What do I think of mc’dojos? LOL When I first opened my school my mission was to put it into Mcdojo’s. I think we (competitors) all have a very negative view of these types of schools. However, I now have a school with over 150+ students. I have learned that not everyone comes to my school to learn to compete or kick someone’s butt. Lots of the kids just want to come somewhere to have fun and be able to fit in. Their parents went to boost their self-esteem and learn some structure and discipline along the way. A lot of the kids are overweight these days. At the end of my life journey I want to be able to look back and say that I had a positive impact on as many people as possible and martial arts was just my catalyst to improve the quality of their life. I feel that martial arts should be more inclusive as opposed to exclusive. I feel that a lot of the schools that we talk negatively about that are really big and making lots of money should be looked at in a different light. They are servicing a large number of people and there is a reason that so many people have flocked to their doors. If they were offering a very poor service they wouldn’t have so many students. So that is at least one train of thought.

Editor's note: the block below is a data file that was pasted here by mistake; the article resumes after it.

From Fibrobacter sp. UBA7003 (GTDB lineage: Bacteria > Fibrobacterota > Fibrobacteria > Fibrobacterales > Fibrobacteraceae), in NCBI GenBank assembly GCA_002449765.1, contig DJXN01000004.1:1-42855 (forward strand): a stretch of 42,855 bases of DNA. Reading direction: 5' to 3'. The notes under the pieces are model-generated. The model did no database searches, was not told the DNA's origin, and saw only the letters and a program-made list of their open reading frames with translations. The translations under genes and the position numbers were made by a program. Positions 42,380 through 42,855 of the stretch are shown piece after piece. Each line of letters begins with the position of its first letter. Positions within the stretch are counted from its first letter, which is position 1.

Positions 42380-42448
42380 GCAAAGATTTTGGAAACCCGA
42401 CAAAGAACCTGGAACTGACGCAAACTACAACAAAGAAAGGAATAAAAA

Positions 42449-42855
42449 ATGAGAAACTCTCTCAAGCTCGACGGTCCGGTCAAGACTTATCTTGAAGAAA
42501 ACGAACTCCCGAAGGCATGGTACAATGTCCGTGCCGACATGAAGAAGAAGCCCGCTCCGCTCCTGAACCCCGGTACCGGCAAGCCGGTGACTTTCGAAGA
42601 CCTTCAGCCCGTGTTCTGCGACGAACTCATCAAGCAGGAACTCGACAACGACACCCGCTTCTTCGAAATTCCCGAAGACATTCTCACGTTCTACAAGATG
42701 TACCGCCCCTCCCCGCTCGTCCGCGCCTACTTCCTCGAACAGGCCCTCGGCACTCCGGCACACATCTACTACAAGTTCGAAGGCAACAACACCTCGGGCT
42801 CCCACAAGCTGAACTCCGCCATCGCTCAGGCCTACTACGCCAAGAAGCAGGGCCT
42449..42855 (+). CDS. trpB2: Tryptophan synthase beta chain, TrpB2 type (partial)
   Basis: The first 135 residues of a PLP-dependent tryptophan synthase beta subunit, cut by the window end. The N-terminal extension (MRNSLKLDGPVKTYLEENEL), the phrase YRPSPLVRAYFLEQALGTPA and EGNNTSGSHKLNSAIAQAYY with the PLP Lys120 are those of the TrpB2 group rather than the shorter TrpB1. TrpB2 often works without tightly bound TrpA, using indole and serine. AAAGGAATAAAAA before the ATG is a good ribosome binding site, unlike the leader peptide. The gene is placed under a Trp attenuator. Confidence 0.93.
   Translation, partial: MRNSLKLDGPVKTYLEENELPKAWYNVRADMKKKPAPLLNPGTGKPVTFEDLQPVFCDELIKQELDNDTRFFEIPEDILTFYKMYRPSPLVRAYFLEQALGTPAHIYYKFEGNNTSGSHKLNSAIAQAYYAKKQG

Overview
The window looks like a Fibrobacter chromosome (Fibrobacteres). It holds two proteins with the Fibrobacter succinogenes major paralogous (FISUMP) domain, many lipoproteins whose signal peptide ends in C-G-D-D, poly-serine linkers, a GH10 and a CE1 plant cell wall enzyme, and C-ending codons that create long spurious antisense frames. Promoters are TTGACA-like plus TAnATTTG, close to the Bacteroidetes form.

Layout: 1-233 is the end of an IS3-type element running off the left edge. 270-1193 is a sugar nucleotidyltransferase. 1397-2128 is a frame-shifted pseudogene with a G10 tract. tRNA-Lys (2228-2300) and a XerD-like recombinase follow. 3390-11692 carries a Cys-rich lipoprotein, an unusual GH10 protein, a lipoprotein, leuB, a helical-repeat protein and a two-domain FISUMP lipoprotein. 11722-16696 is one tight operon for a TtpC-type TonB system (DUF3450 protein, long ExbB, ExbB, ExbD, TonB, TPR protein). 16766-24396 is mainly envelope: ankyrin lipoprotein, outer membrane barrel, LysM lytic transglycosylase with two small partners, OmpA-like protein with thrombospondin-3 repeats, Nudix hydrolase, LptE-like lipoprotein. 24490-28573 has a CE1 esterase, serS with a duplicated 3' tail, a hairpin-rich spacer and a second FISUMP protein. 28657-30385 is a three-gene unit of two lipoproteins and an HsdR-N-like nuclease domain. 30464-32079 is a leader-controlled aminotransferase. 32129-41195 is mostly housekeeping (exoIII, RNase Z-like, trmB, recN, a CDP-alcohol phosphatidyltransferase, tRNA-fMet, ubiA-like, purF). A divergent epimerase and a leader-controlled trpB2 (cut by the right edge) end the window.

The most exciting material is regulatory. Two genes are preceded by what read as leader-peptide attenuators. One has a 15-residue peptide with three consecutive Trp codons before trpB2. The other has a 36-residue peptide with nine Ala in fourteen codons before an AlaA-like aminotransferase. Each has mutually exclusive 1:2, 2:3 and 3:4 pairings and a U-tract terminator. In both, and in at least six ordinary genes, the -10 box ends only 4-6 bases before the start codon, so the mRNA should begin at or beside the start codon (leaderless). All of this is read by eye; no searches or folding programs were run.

Prior to opening my school, I was somewhat of a row. I had to travel very long distances to train with somebody in order for me to get the type of training I needed to be effective in competition. The average karate school is not built for the competitors. It’s just like the military. You have the Marine Corps and then you have the 2% that make it to special forces. Out of the 150+ students I currently have I would estimate that only about 10 really love competition and have the physical capabilities and work ethic to ever excel at a very high-level. So why in the world would I run my whole business based off of the 2%? I teach quality martial arts that focus mostly on basics and I have a tiered program that allows for sparring specific classes if the student desires.